Though we don’t know her birth name, the woman who would come to be called Abutsu used her talents as a writer to make her fortune in a time of immense change for Japan. Under the new regime of Confucianism, women saw their freedoms curtailed and their opportunities limited, but Abutsu found a path to influence through the “Way of Poetry.” x
    • 34
      Brigitta Speaks to God and the Pope
      The disasters of the tumultuous 14th century paved the way for the modern world. The first of two stories from this era, the life of Brigitta is one of struggle with the social and environmental problems of her time, a struggle she approached through religion. Brigitta's personal faith led her to seek comfort through mysticism and pass her experience down through her writings. x
    • 35
      Joan of Arc Dies for France
      Joan d'Arc stands at the turning point of the brutal Hundred Years' War, a conflict that would transform warfare and national identity in 14th-century Europe. How does an illiterate country girl come to lead the armies of France against the English and become a symbol of a changing world? Look at the events of her life and the tragedy of her death to find out. x
    • 36
      Christine of Pisan Defends Women
      With over 40 works that continue to be read and valued today, Christine of Pisan is considered the first professional writer in history. Her writings offer a clear window into the politics and culture of her day, with a unique perspective based on reason rather than religious faith. She also advocated for a new view of women that was ahead of its time. x
  • Everyday Urban Sketching

    Taught By Multiple Professors

    Available Formats: Instant Video, DVD
    Dive into urban sketching with four experienced artists as they show you how to capture the people, the places, and the movement of the city.
    View Lecture List (32)
    Dive into urban sketching with four experienced artists as they show you how to capture the people, the places, and the movement of the city.
    View Lecture List (32)
    32 Lectures  |  Everyday Urban Sketching
    Lecture Titles (32)
    • 1
      Module 1 Lesson 1: Introduction and Materials
      Meet your instructor Suma and begin by going over the materials you'll need to get started. After that, practice some exercises that will help you sketch quickly and confidently when you're out and about. x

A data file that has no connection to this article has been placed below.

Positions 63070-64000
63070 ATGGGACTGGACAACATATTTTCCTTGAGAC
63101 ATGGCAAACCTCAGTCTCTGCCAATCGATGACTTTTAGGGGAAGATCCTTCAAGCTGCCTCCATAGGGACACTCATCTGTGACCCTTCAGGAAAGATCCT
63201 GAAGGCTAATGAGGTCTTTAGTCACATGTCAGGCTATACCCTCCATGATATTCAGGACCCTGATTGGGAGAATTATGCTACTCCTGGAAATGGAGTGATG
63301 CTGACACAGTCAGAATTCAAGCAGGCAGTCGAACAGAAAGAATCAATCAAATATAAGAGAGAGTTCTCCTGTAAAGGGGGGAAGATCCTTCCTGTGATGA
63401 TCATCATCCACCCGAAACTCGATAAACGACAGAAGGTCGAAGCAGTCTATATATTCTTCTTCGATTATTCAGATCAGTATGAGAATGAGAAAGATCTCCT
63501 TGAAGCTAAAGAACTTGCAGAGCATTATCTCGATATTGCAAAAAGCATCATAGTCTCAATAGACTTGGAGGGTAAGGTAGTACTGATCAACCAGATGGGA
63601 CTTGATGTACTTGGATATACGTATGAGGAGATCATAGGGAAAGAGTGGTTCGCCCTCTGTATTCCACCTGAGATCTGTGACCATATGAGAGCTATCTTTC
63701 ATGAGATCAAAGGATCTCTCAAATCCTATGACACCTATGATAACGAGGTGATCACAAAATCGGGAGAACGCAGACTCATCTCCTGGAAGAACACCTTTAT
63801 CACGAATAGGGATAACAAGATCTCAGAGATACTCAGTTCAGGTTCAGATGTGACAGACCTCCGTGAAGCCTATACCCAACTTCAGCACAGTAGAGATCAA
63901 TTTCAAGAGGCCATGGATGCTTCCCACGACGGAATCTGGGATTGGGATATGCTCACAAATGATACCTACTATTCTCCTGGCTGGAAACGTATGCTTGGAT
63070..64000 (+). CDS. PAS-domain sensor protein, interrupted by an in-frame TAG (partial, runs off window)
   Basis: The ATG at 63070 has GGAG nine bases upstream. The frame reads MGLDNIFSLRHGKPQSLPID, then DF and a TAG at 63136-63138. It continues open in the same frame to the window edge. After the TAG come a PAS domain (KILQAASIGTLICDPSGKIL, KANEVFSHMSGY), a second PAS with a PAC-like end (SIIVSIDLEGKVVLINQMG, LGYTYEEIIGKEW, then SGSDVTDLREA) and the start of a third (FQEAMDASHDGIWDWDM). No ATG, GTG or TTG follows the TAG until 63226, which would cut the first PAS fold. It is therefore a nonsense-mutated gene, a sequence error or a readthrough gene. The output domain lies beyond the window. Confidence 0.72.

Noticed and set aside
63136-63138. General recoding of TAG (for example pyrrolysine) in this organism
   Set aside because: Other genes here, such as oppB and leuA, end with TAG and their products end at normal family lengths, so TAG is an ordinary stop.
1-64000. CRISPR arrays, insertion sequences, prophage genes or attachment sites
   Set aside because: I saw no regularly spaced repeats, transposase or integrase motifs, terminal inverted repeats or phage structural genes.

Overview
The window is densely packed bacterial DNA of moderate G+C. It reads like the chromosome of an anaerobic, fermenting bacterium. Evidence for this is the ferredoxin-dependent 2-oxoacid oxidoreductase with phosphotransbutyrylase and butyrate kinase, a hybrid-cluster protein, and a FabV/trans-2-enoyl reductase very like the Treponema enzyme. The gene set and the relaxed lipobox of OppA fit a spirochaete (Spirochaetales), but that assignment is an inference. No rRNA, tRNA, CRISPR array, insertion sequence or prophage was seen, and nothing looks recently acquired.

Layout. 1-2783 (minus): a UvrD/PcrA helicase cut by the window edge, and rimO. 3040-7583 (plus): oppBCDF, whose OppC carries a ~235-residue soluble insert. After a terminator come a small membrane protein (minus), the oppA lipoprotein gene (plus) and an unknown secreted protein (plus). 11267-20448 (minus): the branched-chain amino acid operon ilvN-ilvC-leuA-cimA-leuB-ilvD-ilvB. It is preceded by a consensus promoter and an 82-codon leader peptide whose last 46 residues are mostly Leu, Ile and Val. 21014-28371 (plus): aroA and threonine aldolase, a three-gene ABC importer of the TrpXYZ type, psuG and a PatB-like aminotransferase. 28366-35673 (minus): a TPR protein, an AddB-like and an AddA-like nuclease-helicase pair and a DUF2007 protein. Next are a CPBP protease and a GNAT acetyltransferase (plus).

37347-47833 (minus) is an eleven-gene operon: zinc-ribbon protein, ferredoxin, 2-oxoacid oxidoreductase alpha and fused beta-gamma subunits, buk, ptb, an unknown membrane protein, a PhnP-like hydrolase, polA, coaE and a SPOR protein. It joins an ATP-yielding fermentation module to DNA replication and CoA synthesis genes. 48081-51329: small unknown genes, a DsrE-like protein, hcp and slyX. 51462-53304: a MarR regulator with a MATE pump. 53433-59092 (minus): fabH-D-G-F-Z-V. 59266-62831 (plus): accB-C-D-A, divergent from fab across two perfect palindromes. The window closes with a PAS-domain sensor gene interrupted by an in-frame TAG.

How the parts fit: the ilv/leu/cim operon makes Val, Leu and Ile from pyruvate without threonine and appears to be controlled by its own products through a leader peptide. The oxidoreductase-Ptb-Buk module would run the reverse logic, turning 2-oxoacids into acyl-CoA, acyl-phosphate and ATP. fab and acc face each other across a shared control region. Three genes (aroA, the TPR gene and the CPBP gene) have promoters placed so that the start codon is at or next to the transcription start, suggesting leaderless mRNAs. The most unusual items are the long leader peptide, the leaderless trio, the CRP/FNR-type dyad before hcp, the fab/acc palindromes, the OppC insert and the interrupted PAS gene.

• 2
      Module 1 Lesson 2: Vignettes
      Suma introduces her "Read It, Frame It, Draw It" approach to sketching quickly on location. Learn how to spot the best scenes, decide what subjects to focus on and make the right marks to convey the essence of a place or space. x
    • 3
      Module 1 Lesson 3: Sketching on the Move: Play, Pause, Rewind
      Find out how to sketch a scene while in transit, whether you're walking or on a bus, train or car, as Suma breaks down her "Play, Pause, Rewind" method. See how to mark a moving object, take advantage of downtime to add details and look for repetition in your daily routines. x
    • 4
      Module 1 Lesson 4: 4 Adding People: Symbols, Not Statues
      Ready to bring your sketches to life? Learn how to depict people as symbols to quickly add them into a scene. Suma shares some basic proportions that will make your figures look more realistic. Then, learn how to draw a variety of clothes and depict skin tones using watercolor. x
    • 5
      Module 1 Lesson 5: 5 Nature: Sky, Ground, Middle
      Find out how to quickly render natural subjects, such as a landscape, using Suma's "Sky, Ground, Middle" approach. See how to create convincing vistas in a short amount of time, without having to worry about traditional perspective techniques. x
    • 6
      Module 1 Lesson 6: 6 Watercolor: Tips for Fast Sketching
      End class by digging deeper into watercolor to make your sketches more compelling. Suma shares her strategies for harnessing color to create unified and energetic sketches with ease. x
    • 7
      Module 2 Lesson 1: Getting Started
      Meet Judith Cassel-Mamet, who begins class by introducing her philosophy on journaling, then goes over what you'll need to get started, and shows you how to make two kinds of journals. x
    • 8
      Module 2 Lesson 2: Activating Your Journal
      Take a look at various preparation techniques to make your journals more vibrant. See how to activate blank pages with color, design, and even some everyday beverages such as coffee and wine. x
    • 9
      Module 2 Lesson 3: Text as a Graphic Element
      Judith shows you how to use text in a variety of ways, from design elements to headers to accents. Plus, get tips on how to make your writing more artistic and calligraphic. x
    • 10
      Module 2 Lesson 4: Incorporating Ephemera
      Discover some novel techniques for treating and incorporating both manmade and natural ephemera, including sandpaper, flowers and more. x
    • 11
      Module 2 Lesson 5: Sketching Shortcuts
      Judith shares tips for creating meaningful pages by sketching your surroundings. Discover a few techniques that will simplify your sketches, then find out how to use your camera as a helpful guide. x
    • 12
      Module 2 Lesson 6: Completing Your Journal
      In this final lesson, explore simple techniques for organizing, placing, and securing ephemera, as well as for layering objects and materials such as chalk and watercolor. And, find out how to add your personal flair to journal spines and covers. x
    • 13
      Module 3 Lesson 1: Single-Line Sketching
      Meet your instructor Marc Taro Holmes and learn how to create beautiful sketches while traveling. He'll review the basic materials you need to start your adventure. Then, practice the single-line sketch for simplicity and speed. Marc will also show you how to add in darks for contrast. x